26 Jan A Baby in a Bar? In Italy? That’s Just How We Roll.
Over New Year’s, Paolo, Naomi and I spent about 10 days in Ireland and England. My husband and I both love pub culture, so we were looking forward to settling in for a few pints wherever we went. But since we don’t travel with an au pair, that would mean taking Naomi with us into pubs. Yet a little advance research clued me into the fact that for the British and Irish, it’s not normal to take kids into bars.
What? I suppose my shock at kids in bars not being a culture norm just goes to show how much I’ve acclimated to life in Italy. In Italy, especially, maybe, in small Italian villages like my own, the bar is not just a drinking bar. It’s not just a place to adults to go and mingle and get their drink on. And it’s certainly not a nefarious, smoke-filled den full of drunks crying in their beers (though that occasionally happens—and no, I don’t mean me!) and single hotties looking to hook up (though from what I hear, that occasionally happens, too).
In towns like ours, the bar is very much the centre of village life. It opens early in the morning and serves up cappuccinos and cornetti (croissants). It may sell newspapers, cigarettes, bus tickets, and cell phone credit. It certainly sells candy, gum, chips and soft drinks, as well as ice cream. When there’s a community dinner or a raffle, we buy our tickets at the bar. When there’s a collection taken up for some charity, memorial or other event, we tuck our change and bills into a cardboard box perched on the bar. It really is the place where everybody knows your name, for better or worse. There’s no anonymity and you cannot get away with any bad conduct, lest the whole town hear about it, including your mother.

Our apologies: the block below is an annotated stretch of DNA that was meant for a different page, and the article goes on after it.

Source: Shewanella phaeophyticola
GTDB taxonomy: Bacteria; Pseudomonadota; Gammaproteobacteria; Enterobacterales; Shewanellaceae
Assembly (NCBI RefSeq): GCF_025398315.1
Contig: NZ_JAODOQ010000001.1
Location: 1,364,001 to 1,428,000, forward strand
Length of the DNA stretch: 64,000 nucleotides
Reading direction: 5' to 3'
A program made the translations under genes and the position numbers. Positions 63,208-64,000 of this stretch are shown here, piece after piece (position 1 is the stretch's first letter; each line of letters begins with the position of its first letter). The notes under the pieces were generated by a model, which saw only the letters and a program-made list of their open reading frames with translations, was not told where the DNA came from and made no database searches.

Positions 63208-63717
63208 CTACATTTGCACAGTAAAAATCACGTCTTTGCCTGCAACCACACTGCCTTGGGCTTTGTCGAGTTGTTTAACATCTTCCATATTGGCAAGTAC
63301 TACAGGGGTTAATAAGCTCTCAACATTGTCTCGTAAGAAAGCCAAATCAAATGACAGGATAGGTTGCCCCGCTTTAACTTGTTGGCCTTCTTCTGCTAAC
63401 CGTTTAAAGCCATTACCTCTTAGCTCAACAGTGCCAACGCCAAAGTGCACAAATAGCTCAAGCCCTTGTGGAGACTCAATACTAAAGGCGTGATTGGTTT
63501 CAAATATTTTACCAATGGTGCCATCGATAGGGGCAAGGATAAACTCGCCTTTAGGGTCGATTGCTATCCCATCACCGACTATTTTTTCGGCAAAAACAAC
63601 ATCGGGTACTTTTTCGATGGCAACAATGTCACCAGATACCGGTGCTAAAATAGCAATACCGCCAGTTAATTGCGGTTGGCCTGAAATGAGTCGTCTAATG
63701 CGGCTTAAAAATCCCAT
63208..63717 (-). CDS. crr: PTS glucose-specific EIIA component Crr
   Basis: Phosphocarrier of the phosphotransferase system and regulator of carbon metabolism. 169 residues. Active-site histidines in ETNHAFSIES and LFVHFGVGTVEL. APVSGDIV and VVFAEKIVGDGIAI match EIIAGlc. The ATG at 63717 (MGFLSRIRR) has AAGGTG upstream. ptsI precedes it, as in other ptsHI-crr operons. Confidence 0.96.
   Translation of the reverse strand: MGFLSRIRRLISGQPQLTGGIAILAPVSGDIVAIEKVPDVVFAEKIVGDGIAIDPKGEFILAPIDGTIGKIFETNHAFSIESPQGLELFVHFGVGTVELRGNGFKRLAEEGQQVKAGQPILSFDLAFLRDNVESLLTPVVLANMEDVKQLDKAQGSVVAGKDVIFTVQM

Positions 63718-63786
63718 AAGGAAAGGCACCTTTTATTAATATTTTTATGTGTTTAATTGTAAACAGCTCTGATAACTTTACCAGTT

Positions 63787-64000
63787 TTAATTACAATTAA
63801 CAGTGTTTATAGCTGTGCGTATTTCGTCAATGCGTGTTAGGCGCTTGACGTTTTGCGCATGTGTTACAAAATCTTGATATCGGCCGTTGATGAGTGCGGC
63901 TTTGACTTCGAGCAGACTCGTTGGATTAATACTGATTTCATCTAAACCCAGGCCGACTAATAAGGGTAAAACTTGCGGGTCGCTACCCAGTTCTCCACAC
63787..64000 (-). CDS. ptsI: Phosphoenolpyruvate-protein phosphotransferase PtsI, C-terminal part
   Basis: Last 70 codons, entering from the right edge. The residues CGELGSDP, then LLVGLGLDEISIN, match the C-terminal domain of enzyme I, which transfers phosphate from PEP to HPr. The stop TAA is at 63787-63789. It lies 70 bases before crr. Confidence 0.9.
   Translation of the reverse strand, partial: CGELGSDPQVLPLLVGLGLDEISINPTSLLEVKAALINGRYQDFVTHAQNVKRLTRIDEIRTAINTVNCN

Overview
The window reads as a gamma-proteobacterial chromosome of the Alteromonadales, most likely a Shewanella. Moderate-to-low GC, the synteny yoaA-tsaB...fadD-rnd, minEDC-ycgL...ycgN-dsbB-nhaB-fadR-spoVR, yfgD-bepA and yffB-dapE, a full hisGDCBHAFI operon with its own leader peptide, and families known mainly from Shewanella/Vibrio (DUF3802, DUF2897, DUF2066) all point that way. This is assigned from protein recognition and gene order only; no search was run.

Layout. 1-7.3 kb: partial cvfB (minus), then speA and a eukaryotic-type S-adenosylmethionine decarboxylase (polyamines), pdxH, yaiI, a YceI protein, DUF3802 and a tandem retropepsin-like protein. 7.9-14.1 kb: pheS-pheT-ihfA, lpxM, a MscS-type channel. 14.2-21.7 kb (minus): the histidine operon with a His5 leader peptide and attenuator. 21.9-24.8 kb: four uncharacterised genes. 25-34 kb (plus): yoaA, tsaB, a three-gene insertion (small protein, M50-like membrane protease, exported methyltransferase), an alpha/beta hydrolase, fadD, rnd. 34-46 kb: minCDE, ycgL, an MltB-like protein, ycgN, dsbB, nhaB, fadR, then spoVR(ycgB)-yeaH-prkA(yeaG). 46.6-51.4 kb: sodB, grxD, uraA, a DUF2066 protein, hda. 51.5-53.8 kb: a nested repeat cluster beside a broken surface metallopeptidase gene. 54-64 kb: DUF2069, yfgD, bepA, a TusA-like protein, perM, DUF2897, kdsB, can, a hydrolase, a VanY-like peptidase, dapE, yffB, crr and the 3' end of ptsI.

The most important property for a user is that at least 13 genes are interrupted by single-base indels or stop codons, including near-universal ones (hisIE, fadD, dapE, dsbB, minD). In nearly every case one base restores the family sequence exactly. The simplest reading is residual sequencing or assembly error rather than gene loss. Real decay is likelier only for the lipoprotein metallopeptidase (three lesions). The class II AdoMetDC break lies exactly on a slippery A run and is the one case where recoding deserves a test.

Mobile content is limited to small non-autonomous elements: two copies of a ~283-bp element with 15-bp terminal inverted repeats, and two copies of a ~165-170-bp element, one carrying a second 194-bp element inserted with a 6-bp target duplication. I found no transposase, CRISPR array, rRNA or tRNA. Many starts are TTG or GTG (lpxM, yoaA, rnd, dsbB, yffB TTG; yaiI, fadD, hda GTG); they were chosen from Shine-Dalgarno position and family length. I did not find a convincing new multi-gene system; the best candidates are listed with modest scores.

In the late afternoon, the usual suspects roll in for their apertivi—before dinner drinks. Some of them have a lot of those and stay way past their suppertime. But the majority have a glass or two and then head home. After dinner, a younger crowd trickles in. Sometimes they’re there to get drunk but most often as not, they’re there to get out of the house, hang out with their friends, and play foosball or briscola, that baffling Italian card game.
Naomi has grown up in our Allerona bar. She walks in like she owns the place, and now, at a chattering 3 years old, often demands to be taken there. “Andiamo a bar, andiamo a bar!” We often go to dinner in town, and we’ll stop in with her for a drink before dinner and then, as often as not, pass by after dinner for another. She takes it all in stride, as do the other bar patrons. They all fawn over her and usually, no sooner do we walk in before someone scoops her up and entertains her.
Hell, the bar is my babysitter! Did I really just say that? I think I did.
So picture us in Ireland and England, where bars, and evenings out in general, are the realm of adults. It was New Year’s Eve in Dublin, and we were sitting in our blah hotel room at about 9:30, trying to figure out how to kill time and stay awake until the clock struck midnight. There was a pub in the hotel (it’s most appealing feature, really), so I suggested we go down and nurse a pint or two until the New Year. We figured that worst case scenario, we’d be told that Naomi couldn’t stay in the bar, in which case she could sit in the lobby while we got our drink on in the pub.
We walked into the crowded pub, packed with New Year’s revelers and rocking to the strains of traditional Irish music. I asked the bartender if Naomi could stay and he replied, “Only if she can sing!” I signaled to Paolo that we were okay to stay, and ordered us two pints of Guinness. Okay, I’m kidding about that last part…
And then, we both started to notice The Looks. We got the stink-eye from so many different Irish women, we instantly felt like the Worst. Parents. Ever. Paolo even saw a woman elbow her husband and point. He gestured to me to make a quick exit and we took our beers to the lobby, where Naomi played and we sat, waiting for it to be midnight.
After we got back to Italy, I recounted this story to my friend and fellow blogger Toni. She reminded me of that funny scene in “Sweet Home Alabama,” when Reese Witherspoon bumps into a childhood friend:
Maybe Reese was right to be judgmental of her friend’s parenting skills, just like that elbowing and pointing Irish woman in Dublin. I probably would have judged me too, were this several years, a baby and an Italian village ago.
So next time I venture to Ireland, I’ll respect the cultural norms and keep my kid out of the pub after a certain hour. It’s really not such an outrageous rule, after all. But when it comes to our little bar in our little village, I will take no stink eye from anyone. Because in Italy, babies in bars is just how we roll…
You can read more of Elizabeth’s posts at www.myvillageinumbria.com